Court Rejects CUA, Priests for Life’s Challenge to Contraception Mandate Rules
D.C. Circuit Judge Cornelia Pillard, writing for a three-judge panel, in a Nov. 14 ruling said the Obama administration’s revised rules “do not impose a substantial burden” on the plaintiffs.
WASHINGTON — A U.S. appeals court ruled Friday against Priests for Life, The Catholic University of America and several other Catholic organizations that have filed legal challenges objecting to the Obama administration’s latest opt-out rules for mandated contraceptive and sterilization health-insurance coverage.
“To ask a group of priests to cooperate in the government’s plan to expand access to birth control and abortion-inducing drugs is about as contrary to religious freedom as you can get,” said Father Frank Pavone of Priests for Life, a lead plaintiff in the lawsuit against the Department of Health and Human Services, Nov. 14.
He said that if the government is sincere in providing an opt-out mechanism, “it is reasonable for us to insist that we be given a way to opt out that does not itself violate our moral conscience. And whether it violates our conscience is for us to say, not the government.”
Father Pavone’s comments came in reaction to a ruling of the U.S. Court of Appeals for the District of Columbia Circuit.
Circuit Judge Cornelia Pillard, an appointee of President Obama, writing for a three-judge panel, said the Obama administration’s revised rules “do not impose a substantial burden” on the plaintiffs, who include the Archdiocese of Washington, The Catholic University of America, Thomas Aquinas College and Priests for Life.
Pillard said that the opt-out mechanism is “minimal” paperwork.
“Religious nonprofits that opt out are excused from playing any role in the provision of contraception services, and they remain free to condemn contraception in the clearest terms,” she said.
The mandated coverage includes sterilization procedures and contraceptives, including some drugs with abortifacient properties. Catholic teachings reject the use of such drugs and procedures, as well as moral complicity in providing them.
The changes to the mandate now require employers to notify the federal government of their objection to the mandate; this notification then prompts the government to arrange the coverage that the employers find objectionable.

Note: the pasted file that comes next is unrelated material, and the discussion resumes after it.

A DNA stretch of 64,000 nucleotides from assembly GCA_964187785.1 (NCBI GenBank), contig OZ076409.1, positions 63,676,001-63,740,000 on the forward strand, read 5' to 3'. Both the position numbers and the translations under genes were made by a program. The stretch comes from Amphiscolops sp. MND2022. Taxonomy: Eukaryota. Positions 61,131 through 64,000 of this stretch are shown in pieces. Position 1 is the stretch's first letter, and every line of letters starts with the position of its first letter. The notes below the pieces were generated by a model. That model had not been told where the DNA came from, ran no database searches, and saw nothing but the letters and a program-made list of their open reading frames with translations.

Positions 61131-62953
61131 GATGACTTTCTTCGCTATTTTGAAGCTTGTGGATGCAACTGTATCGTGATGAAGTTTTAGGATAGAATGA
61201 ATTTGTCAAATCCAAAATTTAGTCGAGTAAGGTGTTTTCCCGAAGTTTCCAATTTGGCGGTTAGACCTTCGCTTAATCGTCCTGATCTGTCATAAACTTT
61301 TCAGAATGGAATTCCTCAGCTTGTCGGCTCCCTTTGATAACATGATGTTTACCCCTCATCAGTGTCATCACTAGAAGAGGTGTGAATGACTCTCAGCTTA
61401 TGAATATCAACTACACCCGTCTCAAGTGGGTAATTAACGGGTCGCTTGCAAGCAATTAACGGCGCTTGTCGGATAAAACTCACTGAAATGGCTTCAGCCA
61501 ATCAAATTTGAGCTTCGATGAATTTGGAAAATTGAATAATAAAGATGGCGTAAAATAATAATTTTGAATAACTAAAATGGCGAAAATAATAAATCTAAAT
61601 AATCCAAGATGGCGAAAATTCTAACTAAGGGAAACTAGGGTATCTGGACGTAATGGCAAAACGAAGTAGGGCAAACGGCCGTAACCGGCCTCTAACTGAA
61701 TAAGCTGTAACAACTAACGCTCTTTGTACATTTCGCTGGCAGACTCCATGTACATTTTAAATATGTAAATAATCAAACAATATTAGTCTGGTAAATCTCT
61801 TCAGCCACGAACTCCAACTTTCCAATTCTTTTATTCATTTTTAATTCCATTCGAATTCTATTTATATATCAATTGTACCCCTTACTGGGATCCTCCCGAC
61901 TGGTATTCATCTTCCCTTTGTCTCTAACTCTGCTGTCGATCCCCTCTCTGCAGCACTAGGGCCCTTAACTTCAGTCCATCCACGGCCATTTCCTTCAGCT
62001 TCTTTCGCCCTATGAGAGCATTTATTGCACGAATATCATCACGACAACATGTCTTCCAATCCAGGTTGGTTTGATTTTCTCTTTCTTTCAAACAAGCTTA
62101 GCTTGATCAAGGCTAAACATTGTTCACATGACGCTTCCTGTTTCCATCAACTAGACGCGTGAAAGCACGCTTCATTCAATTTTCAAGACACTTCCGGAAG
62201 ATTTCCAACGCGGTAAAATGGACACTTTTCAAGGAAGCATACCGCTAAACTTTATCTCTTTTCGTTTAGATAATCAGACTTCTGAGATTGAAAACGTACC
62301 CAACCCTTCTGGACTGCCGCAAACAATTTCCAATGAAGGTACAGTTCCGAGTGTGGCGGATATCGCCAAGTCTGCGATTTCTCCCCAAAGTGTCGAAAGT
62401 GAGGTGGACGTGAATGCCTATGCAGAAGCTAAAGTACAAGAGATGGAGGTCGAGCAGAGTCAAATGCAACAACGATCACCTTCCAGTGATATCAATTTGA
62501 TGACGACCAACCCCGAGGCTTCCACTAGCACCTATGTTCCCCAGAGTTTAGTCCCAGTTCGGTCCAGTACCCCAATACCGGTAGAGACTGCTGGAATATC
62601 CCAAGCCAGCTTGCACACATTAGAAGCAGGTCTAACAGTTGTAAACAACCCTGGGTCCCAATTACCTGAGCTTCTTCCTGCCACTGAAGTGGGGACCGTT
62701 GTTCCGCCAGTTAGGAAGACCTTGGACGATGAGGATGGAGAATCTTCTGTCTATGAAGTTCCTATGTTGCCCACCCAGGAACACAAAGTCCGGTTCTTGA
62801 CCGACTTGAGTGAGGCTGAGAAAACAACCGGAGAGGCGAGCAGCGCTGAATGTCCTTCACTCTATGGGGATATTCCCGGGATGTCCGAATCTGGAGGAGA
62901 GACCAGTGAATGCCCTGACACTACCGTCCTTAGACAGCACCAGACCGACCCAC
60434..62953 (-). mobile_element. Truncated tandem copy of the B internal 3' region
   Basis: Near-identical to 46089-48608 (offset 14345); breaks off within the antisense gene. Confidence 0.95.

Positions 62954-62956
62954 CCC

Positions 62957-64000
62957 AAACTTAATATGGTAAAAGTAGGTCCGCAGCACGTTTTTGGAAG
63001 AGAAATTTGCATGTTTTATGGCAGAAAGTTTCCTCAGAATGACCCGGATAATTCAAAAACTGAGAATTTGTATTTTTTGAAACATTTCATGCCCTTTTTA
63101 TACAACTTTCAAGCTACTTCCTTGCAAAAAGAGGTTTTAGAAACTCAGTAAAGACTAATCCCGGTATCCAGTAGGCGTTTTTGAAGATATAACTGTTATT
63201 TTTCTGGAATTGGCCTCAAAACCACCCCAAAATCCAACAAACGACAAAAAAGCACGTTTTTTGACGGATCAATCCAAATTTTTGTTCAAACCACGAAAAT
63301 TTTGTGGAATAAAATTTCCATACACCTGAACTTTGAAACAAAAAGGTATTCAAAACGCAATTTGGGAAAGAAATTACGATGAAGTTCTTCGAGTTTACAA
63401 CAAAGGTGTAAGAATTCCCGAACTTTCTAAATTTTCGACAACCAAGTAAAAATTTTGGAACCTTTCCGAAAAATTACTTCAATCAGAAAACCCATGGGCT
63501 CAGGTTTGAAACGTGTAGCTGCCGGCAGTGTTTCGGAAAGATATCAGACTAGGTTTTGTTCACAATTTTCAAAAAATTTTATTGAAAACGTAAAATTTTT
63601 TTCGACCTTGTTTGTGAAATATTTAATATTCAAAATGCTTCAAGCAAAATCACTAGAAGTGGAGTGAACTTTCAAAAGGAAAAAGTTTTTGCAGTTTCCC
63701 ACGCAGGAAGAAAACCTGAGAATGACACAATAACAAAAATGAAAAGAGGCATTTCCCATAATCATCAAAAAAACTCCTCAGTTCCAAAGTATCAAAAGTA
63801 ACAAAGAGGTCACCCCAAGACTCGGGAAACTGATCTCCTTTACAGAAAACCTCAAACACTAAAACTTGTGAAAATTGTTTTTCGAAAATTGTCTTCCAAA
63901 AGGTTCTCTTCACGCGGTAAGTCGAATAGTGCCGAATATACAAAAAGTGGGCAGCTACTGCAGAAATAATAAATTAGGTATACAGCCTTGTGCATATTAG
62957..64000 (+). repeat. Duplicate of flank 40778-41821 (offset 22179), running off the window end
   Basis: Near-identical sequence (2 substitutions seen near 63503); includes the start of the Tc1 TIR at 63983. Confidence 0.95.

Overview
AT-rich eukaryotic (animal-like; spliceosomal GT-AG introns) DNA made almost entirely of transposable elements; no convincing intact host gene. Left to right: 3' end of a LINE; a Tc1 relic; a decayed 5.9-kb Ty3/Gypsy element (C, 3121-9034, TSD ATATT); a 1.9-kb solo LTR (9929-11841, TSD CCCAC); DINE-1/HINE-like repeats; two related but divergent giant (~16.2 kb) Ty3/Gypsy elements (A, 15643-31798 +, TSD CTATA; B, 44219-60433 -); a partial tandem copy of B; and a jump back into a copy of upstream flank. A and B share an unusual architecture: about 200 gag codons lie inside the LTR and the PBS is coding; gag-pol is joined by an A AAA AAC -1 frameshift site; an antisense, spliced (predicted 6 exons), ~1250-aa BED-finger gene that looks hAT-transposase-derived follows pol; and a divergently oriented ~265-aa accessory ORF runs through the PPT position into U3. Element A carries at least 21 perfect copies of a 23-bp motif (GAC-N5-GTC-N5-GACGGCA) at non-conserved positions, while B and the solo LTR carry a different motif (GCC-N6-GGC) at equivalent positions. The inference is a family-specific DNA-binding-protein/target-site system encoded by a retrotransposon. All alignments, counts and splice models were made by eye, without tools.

Previously, objecting employers were required to authorize an insurer or third-party administrator to provide the objectionable products and procedures.
Some objectors say that the revised arrangement still requires employers to participate in facilitating access to products and procedures that violate their deeply held religious beliefs.
Michael McLean, president of Thomas Aquinas College, said, “We disagree with the opinion of the D.C. Court of Appeals in our challenge to the HHS contraceptive mandate, and we will be appealing it to the United States Supreme Court. We look forward to vindicating our religious-liberty rights there.”
Priests for Life said that the court ruling wrongly claimed that the plaintiffs object to the government’s “independent actions in mandating contraceptive coverage” rather than to actions that the government requires of them.
“What we object to are the actions the government is asking us to take,” Priests for Life explained.
“We refuse to take actions that are necessary to help the government ‘fill the gap’ to provide drugs that kill babies and harm women.”
A different federal court’s ruling has sided with objectors to the new rules.
The U.S. District Court for the Middle District of Florida on Oct. 28 granted Ave Maria University preliminary protection from the revised federal mandate. It ruled that the revised exemption does not adequately protect religious employers with conscientious objections.
The Obama administration modified its mandate after a June Supreme Court ruling held that the mandate violated the 1993 Religious Freedom Restoration Act by forcing the owners of “closely held” for-profit employers to go against their religious beliefs.